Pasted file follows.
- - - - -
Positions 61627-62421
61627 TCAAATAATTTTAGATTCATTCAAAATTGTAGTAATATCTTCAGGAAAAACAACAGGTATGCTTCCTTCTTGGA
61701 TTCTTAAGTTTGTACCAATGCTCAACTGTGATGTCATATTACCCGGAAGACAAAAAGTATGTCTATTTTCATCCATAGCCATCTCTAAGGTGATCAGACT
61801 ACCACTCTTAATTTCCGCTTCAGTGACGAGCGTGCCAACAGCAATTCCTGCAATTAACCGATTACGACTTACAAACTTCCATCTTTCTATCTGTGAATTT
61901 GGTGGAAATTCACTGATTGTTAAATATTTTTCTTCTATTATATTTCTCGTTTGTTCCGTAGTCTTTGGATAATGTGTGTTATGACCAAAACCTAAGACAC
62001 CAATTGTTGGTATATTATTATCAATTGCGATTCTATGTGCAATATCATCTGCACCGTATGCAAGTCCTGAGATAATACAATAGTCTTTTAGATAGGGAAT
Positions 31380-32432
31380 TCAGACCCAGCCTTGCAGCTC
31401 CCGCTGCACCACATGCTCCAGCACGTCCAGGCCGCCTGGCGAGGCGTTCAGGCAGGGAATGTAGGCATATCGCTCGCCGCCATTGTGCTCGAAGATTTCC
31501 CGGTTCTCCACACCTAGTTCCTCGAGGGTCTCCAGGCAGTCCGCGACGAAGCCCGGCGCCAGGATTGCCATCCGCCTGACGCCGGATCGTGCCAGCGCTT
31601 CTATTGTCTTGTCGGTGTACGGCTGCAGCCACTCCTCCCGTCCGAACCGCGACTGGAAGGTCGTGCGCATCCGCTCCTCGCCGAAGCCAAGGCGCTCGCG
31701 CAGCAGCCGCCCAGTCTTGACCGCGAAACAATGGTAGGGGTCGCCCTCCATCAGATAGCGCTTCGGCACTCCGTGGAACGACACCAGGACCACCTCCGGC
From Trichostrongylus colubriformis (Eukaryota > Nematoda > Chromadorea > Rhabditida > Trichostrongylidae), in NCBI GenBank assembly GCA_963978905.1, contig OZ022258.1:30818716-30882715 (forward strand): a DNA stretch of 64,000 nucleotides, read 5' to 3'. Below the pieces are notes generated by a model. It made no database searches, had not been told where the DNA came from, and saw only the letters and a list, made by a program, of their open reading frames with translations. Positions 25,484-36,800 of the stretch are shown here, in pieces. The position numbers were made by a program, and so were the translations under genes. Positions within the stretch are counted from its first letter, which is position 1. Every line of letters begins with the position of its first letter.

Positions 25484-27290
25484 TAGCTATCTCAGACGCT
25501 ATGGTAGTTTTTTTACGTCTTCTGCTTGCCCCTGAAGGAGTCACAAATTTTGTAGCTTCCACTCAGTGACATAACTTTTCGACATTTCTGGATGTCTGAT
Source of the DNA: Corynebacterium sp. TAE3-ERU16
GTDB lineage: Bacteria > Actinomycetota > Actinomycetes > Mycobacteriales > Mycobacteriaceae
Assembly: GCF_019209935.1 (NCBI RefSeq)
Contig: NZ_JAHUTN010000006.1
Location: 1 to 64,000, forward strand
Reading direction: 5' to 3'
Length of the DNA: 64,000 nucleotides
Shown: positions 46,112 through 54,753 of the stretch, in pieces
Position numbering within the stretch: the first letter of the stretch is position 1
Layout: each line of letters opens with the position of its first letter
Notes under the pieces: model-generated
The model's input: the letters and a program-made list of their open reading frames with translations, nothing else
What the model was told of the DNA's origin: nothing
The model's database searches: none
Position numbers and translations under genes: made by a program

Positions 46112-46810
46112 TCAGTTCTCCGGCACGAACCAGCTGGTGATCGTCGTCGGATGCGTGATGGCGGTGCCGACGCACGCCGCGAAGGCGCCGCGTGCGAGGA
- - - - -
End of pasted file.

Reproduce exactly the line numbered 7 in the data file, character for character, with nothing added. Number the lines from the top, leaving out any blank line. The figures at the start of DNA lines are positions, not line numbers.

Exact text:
Positions 31380-32432